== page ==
Thursday, July 20, 2006

More Fun with Ted and Alice but not the BPI

Not a great week for ISPs what with the BPI/Tiscali spat and this.

Also from OUT-Law :

"A music industry coalition has proposed that ISPs and others should pay a licence fee to compensate rights-holders for unlawful file-sharing by their customers. One critic called the plans, which would change copyright laws, "ill-conceived and grasping."

The group met in London yesterday. It did not represent the entire UK industry – notably, the BPI was not in attendance. But nearly 1,000 independent record companies and 50,000 songwriters, composers and music publishers were represented.

.. the groups represented yesterday do not want to target the individuals who infringe copyright in this way. Instead, they want to target the intermediaries. According to a joint statement issued after yesterday's meeting, ISPs, mobile companies and device manufacturers "profit extensively and reap wider value from the unauthorised distribution of music whilst being protected from liability by a series of legal immunities and safe harbours." There were no ISPs in attendance at the meeting."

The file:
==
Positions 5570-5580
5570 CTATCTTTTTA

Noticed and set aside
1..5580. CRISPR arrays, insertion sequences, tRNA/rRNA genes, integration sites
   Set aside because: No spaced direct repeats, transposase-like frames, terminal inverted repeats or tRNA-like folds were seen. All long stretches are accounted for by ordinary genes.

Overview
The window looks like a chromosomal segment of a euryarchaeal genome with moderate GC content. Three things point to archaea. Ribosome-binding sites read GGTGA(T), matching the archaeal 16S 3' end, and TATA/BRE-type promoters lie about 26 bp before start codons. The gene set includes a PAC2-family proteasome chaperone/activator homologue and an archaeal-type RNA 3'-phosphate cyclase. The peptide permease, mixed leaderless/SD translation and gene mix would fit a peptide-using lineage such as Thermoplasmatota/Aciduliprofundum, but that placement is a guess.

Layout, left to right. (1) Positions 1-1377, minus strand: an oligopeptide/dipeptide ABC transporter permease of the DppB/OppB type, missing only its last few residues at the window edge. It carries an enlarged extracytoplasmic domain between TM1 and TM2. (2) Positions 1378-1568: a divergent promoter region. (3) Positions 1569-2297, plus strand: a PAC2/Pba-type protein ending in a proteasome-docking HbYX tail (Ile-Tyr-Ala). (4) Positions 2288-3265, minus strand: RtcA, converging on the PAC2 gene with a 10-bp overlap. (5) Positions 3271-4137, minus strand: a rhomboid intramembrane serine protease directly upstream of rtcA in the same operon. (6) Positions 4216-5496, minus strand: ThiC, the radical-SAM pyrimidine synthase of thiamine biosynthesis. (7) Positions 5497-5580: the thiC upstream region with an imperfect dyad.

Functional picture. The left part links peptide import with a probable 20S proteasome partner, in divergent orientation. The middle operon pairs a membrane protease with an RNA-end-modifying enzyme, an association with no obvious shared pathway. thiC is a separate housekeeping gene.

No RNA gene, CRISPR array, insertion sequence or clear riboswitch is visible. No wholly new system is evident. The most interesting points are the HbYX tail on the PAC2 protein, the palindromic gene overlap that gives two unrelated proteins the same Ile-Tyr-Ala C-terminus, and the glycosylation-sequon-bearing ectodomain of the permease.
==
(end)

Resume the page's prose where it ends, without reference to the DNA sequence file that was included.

So, the return of the ISPs' "dirty little secret", the idea that ISPs profit indirectly from downloading and therefore condone it (even though most broadband contracts are now flat rate rather than per MB). Somehow I can't see this one catching on with the UK Govt right now though. If ISPs got taxed for profiting from downloading and uploading, why they might stop co-operating with the IWF (and the police) in stopping access to child porn. Which voters like a lot less than they do the odd downloader.

My I'm cynical tonight.

Less obviously, ISPs already do quite often disconnect or at least cap the accounts of conspicuous bandwidth hogs. This doesn't give royalties back to the musicians but it does more quietly contribute to the control of filesharing in the UK, probably to quite a large extent.

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